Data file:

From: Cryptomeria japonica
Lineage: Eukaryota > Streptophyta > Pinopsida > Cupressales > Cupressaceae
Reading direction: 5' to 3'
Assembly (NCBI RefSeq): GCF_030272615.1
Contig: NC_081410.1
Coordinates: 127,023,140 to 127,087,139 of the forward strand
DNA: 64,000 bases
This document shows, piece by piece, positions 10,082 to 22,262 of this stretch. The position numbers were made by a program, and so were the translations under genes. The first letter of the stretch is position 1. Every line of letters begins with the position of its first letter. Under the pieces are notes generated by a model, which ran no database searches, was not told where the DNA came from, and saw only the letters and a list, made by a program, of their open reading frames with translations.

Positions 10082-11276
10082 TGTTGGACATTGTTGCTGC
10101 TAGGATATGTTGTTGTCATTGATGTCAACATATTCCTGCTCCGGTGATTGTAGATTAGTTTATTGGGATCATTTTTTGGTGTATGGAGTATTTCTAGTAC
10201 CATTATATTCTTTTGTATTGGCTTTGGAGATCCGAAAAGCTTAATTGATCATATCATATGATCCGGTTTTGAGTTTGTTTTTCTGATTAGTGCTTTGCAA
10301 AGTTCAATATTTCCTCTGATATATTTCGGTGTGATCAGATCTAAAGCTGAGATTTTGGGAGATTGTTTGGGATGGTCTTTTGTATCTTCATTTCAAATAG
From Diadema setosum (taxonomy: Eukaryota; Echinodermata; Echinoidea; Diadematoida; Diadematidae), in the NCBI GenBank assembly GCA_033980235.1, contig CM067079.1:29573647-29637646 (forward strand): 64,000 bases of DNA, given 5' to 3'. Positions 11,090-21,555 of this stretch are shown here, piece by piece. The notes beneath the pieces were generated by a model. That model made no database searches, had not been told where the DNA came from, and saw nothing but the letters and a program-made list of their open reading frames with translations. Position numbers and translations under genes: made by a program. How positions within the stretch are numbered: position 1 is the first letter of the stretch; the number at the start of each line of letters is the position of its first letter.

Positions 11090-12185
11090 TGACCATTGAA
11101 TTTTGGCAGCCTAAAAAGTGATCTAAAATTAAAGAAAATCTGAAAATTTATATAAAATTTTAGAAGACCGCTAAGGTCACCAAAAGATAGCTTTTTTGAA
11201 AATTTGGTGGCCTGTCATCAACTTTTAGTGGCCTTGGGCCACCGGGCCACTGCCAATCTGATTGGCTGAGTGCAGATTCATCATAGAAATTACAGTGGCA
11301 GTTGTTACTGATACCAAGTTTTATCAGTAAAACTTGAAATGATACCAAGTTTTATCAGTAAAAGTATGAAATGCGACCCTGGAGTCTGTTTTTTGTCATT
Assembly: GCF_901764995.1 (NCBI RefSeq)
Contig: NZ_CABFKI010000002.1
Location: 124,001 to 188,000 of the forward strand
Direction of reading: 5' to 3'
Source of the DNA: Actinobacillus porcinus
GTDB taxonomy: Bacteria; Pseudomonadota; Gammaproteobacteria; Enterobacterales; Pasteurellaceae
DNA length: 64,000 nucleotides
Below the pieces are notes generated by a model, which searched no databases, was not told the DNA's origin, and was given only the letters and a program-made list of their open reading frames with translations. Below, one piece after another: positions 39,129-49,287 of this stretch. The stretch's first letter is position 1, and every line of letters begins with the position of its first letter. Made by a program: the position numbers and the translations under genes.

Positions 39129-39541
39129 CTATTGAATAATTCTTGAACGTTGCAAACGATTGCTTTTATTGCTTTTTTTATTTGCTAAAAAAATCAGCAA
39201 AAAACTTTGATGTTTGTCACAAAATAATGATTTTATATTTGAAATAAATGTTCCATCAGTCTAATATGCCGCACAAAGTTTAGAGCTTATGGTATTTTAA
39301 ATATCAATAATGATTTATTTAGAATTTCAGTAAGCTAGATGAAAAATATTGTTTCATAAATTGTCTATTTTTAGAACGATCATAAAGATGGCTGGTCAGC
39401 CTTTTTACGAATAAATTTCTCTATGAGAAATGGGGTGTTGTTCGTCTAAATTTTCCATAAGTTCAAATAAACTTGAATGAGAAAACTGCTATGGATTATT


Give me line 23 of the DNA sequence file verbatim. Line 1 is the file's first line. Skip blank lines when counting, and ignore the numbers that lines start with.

Direction of reading: 5' to 3'